Astronauts on the Apollo 17 space mission first described the Earth as a big blue marble all the way back in 1972, when they captured the iconic image of the same name. Now, more than four decades later, new images from NASA's Mars Reconnaissance Orbiter show our home planet continues to look just like a blue marble -- or as one Fred Randall described it, a "ripe, blue blueberry" -- all the way from Mars.
NASA captured the stunning images of both the Earth and the moon when scientists calibrated the High Resolution Imaging Science Experiment (HiRISE) camera aboard the orbiter back in November, and recently released the images together as a single composition. As you can see (below or via the full-resolution version), it offers a remarkable view of what we look like from a staggering 127 million miles away with enough clarity to actually make out continents.
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Specifically, the reddish shape near the middle of the face of Earth is Australia, according to a NASA press release. If you think the moon looks a bit too close to Earth in the image, NASA explains the observation and subsequent composition were made based on when the moon was almost directly behind the Earth from Mars' point of view, and that both objects are actually in their correct positions relative to each other.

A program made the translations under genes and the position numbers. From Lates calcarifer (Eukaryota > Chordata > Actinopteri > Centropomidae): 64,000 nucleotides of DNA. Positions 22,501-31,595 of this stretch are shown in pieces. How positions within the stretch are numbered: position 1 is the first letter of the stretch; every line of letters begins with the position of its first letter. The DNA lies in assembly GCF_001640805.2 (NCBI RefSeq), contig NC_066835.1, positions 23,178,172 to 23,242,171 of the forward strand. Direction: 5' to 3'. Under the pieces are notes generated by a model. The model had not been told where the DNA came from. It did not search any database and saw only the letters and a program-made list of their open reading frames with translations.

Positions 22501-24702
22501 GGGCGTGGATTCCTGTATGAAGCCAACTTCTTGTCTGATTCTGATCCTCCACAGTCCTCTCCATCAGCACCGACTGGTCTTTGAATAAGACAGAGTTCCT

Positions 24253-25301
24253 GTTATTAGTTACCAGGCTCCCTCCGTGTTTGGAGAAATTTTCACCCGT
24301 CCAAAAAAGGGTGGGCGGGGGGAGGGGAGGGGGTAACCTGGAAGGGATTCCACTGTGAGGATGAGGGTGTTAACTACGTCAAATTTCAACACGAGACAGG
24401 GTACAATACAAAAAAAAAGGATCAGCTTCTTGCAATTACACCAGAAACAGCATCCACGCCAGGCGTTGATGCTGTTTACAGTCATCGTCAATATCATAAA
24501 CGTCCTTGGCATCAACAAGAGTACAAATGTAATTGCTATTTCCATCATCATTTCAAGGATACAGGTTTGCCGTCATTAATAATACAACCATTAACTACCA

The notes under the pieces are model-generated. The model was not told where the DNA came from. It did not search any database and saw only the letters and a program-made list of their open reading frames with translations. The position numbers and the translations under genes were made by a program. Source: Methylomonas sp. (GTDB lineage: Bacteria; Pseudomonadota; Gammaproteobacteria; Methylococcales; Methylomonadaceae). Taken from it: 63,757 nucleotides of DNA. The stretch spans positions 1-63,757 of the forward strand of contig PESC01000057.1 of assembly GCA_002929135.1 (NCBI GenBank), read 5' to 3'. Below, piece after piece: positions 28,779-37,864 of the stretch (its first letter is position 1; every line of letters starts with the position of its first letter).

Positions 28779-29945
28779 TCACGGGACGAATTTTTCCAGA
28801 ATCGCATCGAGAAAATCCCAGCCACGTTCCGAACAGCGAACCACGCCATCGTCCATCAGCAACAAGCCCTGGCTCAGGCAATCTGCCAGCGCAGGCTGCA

Again, it's worth noting the images weren't captured from the surface of Mars, but rather a high-tech camera on NASA's spacecraft orbiting the red planet. It's probably safe to assume Earth would look more like a blue-tinted star if you were standing, say, right next to the Curiosity rover. If Elon Musk has his way, though, we might just see it for ourselves someday.
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Tony Merevick is Cities News Editor at Thrillist and can't believe you can clearly make out Australia all the way from Mars. Send news tips to firstname.lastname@example.org and follow him on Twitter @tonymerevick.